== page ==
When PowerShell version 3 arrived, the news that there wouldn’t be any built-in help was initially met by a load of groans, since it had been one of the first things that anyone would tell you to look at when you’re trying to learn PowerShell. Since then, Microsoft has explained the problems with in-the-box help, and I think that most people have come round to thinking that updateable help is, on balance, the better option.
This week we’re seeing the real-world benefits of that with the first significant update to the help. If you run PowerShell as administrator and run Update-Help, you’re going to get new content for the PowerShell core and workflow help. There’s updated help content for the cmdlets and 112 About topics.
The update only applies to the en-US culture so far. Expect it to be localised to other cultures before too long.
Today marks general availability for Microsoft’s Windows 8 and also their Surface tablet running Windows RT. I’ve been using Windows 8 for some time and I do like it, but there is a learning curve and it does take a bit of getting used to. I just wanted to post a couple of links to help people get up to speed as quickly as possible…
Firstly, for the absolute beginner, we have Joanna Stern’s 8 Things You Need to Know About Using Windows 8 on ABC News. Joanna does a good job of going throught the most important things you need to get started in a video that runs under 4 minutes.
One additional tip from me – to make the Start screen really pop by bringing those tiles to life, you’re going to have to launch some of the apps first. Jump into Weather, News and Sport, then back to the Start screen and see the difference.
The Microsoft Windows site has some How-To guides to particular features on it’s Get to know Windows page and if you find yourself stuck, you can get help from the Support page.
IT Pros, you can get a bit more in-depth info from the Windows 8 Jump Start on TechNet.
Not enough info? Got an insatiable desire for Windows 8 knowledge? O’Reilly have a couple of free webcasts coming up:
8+ Features You Will Love to Use in Windows 8 on the 31st October
Getting Started with Windows 8 on the 1st November
Incidentally, Microsoft added something like a thousand new apps to the Windows Store in the last 24 hours. Skype is now there, as is Lync. In addidion to those, I recommend you add OneNote to your Windows 8 or RT machine – it’s my favourite Office app and you’re getting it here for free with SkyDrive synching. If you want something to really show off how good apps can look on Windows 8/RT, then you should get the beautiful Cocktail Flow app.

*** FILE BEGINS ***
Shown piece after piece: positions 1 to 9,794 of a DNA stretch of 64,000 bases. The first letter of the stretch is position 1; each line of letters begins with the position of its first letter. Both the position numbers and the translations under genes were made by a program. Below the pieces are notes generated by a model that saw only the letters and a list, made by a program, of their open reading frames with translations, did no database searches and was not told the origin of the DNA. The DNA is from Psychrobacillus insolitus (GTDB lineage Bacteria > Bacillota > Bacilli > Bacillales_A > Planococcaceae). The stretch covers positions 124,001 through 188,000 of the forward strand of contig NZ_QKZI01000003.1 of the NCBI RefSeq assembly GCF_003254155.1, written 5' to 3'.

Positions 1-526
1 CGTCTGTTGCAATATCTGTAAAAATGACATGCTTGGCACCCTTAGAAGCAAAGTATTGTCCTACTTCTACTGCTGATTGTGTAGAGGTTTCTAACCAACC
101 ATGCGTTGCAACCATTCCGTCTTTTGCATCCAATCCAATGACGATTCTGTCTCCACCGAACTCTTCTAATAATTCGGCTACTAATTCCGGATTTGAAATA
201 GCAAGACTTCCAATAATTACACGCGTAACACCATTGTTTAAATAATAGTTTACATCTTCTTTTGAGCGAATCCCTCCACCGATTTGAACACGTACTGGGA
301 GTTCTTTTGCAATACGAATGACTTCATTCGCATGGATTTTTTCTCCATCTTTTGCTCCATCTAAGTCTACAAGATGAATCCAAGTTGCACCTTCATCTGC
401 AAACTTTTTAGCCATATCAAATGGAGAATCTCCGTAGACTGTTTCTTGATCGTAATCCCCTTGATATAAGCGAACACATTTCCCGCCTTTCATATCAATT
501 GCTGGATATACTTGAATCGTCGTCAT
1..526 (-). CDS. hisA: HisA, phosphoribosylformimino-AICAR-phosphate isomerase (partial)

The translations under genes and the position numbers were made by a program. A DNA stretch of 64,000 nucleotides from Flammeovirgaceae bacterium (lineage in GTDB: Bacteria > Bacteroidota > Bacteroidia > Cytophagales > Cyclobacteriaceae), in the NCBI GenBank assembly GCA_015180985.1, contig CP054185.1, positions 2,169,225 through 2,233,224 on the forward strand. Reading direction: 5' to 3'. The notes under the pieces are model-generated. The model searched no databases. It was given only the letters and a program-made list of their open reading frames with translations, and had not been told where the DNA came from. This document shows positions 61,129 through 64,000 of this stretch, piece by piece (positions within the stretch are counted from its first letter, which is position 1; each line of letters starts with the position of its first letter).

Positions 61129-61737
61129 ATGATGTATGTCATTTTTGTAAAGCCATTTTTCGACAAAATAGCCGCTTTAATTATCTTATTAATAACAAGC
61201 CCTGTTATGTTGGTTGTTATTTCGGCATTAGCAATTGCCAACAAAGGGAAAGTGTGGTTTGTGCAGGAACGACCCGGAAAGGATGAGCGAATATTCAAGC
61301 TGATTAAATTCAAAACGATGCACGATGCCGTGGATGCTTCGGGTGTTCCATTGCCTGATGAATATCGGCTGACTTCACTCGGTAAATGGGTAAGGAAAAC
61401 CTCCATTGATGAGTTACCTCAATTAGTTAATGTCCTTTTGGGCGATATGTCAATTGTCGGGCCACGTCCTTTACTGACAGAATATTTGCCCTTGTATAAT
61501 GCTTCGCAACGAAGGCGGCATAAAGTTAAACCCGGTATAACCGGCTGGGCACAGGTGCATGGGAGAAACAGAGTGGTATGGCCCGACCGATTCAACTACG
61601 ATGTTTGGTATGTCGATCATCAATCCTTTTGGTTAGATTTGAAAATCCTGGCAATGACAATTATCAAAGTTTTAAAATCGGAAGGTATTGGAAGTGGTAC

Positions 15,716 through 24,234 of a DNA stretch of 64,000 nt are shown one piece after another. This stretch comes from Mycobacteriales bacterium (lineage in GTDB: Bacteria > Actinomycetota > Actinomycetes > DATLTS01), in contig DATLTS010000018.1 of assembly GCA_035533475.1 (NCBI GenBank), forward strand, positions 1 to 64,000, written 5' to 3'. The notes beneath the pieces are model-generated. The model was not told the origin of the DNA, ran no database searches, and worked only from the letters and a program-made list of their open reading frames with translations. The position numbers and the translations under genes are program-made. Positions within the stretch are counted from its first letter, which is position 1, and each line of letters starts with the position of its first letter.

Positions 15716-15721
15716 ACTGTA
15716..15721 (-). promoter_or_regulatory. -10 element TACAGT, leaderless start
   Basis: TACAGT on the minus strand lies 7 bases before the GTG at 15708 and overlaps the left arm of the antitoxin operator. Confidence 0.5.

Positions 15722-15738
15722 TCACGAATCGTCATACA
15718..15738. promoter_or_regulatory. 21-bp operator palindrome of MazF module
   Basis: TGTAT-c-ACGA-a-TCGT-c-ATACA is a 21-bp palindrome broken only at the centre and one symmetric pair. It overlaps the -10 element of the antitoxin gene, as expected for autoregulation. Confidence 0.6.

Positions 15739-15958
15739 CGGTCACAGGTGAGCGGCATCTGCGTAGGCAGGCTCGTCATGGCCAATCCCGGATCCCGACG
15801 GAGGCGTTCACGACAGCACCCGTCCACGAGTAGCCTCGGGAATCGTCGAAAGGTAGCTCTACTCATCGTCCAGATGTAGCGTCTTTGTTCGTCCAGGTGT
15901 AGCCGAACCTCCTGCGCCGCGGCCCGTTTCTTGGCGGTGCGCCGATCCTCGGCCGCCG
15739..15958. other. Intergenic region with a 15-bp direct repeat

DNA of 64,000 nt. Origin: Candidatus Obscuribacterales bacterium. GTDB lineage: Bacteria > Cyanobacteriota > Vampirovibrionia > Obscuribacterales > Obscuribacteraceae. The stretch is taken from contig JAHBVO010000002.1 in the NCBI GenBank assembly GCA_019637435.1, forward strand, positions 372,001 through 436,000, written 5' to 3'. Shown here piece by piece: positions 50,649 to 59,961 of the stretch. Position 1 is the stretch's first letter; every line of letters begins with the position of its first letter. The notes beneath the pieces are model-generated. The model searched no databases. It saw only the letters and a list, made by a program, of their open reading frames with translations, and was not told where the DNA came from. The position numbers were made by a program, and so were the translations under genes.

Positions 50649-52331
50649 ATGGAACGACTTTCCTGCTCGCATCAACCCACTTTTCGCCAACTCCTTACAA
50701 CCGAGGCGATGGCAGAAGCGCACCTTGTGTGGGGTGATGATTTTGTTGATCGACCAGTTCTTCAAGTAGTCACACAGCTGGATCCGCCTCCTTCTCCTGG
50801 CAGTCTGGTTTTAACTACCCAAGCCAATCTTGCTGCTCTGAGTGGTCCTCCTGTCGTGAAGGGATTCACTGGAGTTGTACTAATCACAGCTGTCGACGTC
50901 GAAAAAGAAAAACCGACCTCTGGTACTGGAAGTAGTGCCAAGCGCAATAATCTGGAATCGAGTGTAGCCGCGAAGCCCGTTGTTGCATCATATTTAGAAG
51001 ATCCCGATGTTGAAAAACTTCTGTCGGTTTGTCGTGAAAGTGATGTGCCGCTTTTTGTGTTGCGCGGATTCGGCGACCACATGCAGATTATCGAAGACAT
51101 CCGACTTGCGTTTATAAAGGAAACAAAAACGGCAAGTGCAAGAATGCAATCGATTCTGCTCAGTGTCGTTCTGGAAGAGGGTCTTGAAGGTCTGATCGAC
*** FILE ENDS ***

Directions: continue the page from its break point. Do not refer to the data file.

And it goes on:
Idera’s award winning integrated devlopment environment PowerShell Plus has dropped the price tag and is now free for anyone to download and use.
As well as being a great tool for writing scripts and running PowerShell interactively, it’s comes with a boat load of code snippets and built-in learning resources for beginners as well as advanced features for power users.
This isn’t an ad, just a genuine recommendation – check out the full feature list and download PowerShell Plus now.
I woke up this morning to the news that both Office 2013 and Exchange had reached RTM (Release to Manufacturing) status. I’ve been using the Office customer preview for a while, and I’m generally pretty pleased with it, so I’m certainly looking forward to being able to install the final version when it hits TechNet in mid-November.
Generally I think that Office feels cleaner, and while I haven’t found many new features that I’m frequently using (except the handy way that text re-aligns in real-time around an image in Word, and the guidelines that help you line things up nicely), I do like the little improvements, like how smooth the movement of the cursor is while I’m composing a message in Outlook (I know, but when you notice it, you’ll like it!).
There are some things that I’m not so keen on. I used to use the To-Do bar in a collapsed position so that I could always see my next upcoming appointment without taking up much of the screen. It now seems that I can’t have it collapsed, so I either have it fully expanded or not at all. I know there are other ways to see your next appointment quickly, but when I normally have Outlook on its own screen it was always there. Mousing over “Calendar” brings up useful information, but only when Outlook has focus.
Incidentally, I found some of these Outlook 2013 tips useful.
On the Exchange side, I think it’s time to start looking into the new Exchange Administration Center (EAC – always makes me think of Crush the turtle from Finding Nemo, dude!) and all the new PowerShell cmdlets and changes in the Exchange Management Shell. I expect I’ll be posting about that in the future, especially since we’re losing some discoverability that used to be in the EMC and isn’t in EAC.
I’m looking forward to seeing which new features we’re going to get in the next update to Office 365. In the past, especially with Exchange, you would plan upgrades for a long time since it was a significant project. In the Office 365 world, having the upgrade path be managed by Microsoft and suddenly having a new version is quite fun – it’s like waking up to see what Santa has brought on Christmas morning!